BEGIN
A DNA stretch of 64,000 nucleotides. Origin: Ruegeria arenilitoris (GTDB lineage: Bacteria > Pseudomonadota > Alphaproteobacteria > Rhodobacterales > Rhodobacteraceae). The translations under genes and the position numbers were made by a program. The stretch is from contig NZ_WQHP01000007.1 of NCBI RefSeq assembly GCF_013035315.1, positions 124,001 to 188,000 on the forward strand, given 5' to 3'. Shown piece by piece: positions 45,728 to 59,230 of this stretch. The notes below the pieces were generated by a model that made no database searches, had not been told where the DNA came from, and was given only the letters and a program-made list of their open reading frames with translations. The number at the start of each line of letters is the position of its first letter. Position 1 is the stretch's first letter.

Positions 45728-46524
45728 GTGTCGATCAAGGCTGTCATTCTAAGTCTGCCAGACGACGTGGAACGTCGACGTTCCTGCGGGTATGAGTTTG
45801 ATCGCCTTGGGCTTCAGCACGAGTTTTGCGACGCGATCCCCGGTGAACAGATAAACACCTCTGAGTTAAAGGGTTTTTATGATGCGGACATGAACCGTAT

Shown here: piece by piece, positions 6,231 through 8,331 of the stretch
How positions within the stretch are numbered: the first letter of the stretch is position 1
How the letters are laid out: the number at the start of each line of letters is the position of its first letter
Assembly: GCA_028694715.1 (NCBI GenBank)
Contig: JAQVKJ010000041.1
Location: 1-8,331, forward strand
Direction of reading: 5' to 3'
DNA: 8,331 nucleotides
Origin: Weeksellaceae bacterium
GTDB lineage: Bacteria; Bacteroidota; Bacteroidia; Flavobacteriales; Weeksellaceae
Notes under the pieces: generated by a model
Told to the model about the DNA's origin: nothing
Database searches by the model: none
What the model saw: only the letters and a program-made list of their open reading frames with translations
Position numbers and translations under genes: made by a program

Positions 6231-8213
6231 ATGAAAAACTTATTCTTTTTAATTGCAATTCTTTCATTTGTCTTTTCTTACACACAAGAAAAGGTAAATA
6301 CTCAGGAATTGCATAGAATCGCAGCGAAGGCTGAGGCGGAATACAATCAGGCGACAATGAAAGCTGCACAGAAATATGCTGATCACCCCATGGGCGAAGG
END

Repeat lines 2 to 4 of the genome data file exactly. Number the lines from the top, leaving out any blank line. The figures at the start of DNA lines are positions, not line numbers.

Positions 45728-46524
45728 GTGTCGATCAAGGCTGTCATTCTAAGTCTGCCAGACGACGTGGAACGTCGACGTTCCTGCGGGTATGAGTTTG
45801 ATCGCCTTGGGCTTCAGCACGAGTTTTGCGACGCGATCCCCGGTGAACAGATAAACACCTCTGAGTTAAAGGGTTTTTATGATGCGGACATGAACCGTAT